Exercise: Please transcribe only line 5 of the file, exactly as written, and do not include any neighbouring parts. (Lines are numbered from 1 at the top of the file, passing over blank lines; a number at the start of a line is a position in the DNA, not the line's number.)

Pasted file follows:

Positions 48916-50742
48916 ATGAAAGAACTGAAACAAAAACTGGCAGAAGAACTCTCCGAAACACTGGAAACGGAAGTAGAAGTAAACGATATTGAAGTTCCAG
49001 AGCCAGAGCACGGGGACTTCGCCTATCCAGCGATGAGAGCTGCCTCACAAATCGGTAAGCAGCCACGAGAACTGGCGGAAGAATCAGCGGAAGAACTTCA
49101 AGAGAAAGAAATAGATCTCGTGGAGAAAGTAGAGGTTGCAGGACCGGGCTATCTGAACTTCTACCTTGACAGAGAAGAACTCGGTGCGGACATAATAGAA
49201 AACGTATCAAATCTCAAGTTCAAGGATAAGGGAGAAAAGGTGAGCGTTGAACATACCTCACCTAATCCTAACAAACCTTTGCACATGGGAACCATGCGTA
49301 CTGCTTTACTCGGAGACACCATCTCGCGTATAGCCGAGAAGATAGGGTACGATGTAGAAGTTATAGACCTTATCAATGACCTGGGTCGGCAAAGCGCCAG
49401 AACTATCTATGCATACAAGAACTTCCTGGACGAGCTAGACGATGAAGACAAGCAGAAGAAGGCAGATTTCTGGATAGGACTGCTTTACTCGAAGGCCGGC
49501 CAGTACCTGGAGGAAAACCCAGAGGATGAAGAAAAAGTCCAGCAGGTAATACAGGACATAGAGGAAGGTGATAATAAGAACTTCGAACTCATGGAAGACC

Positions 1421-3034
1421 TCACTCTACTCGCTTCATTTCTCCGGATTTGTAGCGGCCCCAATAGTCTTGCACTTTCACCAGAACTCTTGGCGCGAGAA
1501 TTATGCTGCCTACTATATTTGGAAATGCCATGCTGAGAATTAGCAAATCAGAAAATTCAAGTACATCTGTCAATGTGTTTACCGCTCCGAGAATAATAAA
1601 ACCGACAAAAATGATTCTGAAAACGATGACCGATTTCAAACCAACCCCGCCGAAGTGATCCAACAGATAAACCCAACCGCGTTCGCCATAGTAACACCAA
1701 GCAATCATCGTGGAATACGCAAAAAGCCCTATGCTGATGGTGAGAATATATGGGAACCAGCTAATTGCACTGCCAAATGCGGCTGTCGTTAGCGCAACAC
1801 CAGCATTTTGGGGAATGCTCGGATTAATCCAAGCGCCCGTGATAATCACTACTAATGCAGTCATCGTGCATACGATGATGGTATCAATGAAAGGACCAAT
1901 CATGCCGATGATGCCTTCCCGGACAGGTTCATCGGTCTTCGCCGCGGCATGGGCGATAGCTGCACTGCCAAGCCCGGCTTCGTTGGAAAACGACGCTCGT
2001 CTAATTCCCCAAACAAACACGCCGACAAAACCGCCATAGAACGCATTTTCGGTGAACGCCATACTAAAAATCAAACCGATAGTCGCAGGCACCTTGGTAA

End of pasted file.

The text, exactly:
49201 AACGTATCAAATCTCAAGTTCAAGGATAAGGGAGAAAAGGTGAGCGTTGAACATACCTCACCTAATCCTAACAAACCTTTGCACATGGGAACCATGCGTA